The state House on Thursday endorsed creating a commission that would advise how Alaska communities can deal with the erosion, floods and thawing permafrost brought by global climate change.
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The group would be charged with assessing the effects and costs of global warming on Alaskans, the state's natural resources and its economy.
It would also recommend policies and regulations for communities hurt by erosion, plus give general recommendations on how to decrease the negative effects of climate change.
"It would not be so much to focus on who's to blame for what's happening, but what can we do to plan," said Rep. Reggie Joule, D-Kotzebue, the sponsor of the resolution.
Joule's background statement on the commission says climate change is already affecting 184 coastal and river communities in Alaska. The trends mean the thawing of the permafrost is likely to continue, along with changes to wildlife habitats and polar sea ice, the resolution reads.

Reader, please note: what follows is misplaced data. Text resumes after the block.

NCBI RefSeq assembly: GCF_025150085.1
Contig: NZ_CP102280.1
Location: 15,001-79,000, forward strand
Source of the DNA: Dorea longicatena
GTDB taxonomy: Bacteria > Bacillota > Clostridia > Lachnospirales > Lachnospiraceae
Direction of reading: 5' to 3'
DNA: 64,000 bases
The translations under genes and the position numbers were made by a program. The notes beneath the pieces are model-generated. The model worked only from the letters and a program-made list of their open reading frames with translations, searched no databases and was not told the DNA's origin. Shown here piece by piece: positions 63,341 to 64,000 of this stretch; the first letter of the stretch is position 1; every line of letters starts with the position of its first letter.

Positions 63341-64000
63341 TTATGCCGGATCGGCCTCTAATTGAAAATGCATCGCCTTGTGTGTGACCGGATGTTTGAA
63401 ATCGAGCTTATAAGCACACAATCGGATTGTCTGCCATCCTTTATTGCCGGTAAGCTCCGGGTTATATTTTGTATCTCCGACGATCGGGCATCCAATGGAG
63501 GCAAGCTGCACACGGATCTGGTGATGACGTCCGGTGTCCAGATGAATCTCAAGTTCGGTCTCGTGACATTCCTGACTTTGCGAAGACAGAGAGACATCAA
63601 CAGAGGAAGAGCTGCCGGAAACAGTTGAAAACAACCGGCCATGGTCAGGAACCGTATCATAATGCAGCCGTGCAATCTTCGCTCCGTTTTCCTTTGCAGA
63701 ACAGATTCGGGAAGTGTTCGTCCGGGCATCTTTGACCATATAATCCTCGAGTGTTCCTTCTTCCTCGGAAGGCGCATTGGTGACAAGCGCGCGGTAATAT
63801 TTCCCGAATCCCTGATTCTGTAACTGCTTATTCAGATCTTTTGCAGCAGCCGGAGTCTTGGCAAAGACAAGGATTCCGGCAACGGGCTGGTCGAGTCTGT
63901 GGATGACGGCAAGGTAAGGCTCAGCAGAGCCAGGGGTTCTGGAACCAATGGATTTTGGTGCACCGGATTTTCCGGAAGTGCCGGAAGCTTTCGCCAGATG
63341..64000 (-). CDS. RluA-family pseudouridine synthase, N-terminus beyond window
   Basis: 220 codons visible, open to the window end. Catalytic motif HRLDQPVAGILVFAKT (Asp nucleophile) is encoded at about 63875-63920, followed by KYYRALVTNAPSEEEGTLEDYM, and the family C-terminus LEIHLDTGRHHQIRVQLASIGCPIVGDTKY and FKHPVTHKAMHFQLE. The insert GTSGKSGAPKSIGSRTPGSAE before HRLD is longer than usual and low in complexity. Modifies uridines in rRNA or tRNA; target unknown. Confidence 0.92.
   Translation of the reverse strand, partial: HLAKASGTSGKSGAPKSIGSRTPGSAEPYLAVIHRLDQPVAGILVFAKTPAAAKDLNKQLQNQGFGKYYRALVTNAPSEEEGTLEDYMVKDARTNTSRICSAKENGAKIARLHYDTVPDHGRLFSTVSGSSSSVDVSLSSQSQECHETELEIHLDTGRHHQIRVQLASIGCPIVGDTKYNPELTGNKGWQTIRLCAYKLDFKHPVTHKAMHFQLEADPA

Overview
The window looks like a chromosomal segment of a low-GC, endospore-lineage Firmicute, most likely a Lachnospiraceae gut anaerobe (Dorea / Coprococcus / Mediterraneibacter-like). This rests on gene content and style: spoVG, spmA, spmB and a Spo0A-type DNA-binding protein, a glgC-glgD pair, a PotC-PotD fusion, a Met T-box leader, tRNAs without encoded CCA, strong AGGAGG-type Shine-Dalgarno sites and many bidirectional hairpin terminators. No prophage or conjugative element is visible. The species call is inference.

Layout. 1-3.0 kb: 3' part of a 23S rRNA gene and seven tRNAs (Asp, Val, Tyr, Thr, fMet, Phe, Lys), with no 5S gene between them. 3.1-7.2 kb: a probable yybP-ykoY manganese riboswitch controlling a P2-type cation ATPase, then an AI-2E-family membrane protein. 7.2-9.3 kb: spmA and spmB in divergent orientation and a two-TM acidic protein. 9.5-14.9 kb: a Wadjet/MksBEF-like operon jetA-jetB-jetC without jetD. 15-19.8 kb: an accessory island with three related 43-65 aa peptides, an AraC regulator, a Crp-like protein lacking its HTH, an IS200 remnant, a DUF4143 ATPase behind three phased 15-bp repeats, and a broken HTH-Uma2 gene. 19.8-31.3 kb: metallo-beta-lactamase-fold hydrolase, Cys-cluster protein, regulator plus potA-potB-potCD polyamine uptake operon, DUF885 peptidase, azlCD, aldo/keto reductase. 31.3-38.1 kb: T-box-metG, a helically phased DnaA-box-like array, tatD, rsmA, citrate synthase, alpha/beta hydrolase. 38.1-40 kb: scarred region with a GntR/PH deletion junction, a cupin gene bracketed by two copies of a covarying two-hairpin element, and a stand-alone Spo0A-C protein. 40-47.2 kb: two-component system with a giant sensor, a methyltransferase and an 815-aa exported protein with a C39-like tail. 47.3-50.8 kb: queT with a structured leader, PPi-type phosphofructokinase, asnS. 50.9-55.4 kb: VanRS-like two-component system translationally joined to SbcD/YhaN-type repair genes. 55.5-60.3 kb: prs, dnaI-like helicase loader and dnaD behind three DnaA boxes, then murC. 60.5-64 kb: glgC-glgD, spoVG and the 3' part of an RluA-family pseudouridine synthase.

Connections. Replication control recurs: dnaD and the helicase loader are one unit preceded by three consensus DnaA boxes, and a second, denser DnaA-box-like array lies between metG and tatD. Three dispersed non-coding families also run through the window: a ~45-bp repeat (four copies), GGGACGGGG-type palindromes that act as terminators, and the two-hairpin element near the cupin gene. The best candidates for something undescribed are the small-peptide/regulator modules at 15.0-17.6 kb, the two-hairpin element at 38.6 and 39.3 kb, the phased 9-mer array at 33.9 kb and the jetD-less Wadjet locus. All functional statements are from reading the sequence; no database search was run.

Economic effects of global climate change are not being addressed, according to the resolution. The trends have consequences for the state's fisheries, its oil-drilling season and tourism, Joule said.
The House voted 29-0 in favor of forming the commission after House Resources Co-Chairman Ralph Samuels, R-Anchorage, backed up Joule's comments and said his committee would provide the staff to do the commission's legwork this summer.
The commission would be made up of 11 people, a mix of legislators and public members. Public members would include experts in climate change, land management and wildlife, as well as people from affected communities and businesses.
The resolution says the commission will conduct eight hearings around the state and deliver a preliminary report of its findings by next March. A final report and recommendations would be due Jan. 10, 2008.
Susanne Fleek, a program officer with the Alaska Conservation Foundation, said the commission would fill a gap in the state's knowledge of global climate change.
Scientists are studying what's happened and what is going to happen, but nobody is asking what is going to be done about it, she said.
"We're already behind the eight ball on this one," Fleek said. "This is not an environmental issue, this is something that is affecting all Alaskans."
The measure now goes to the Senate for consideration.
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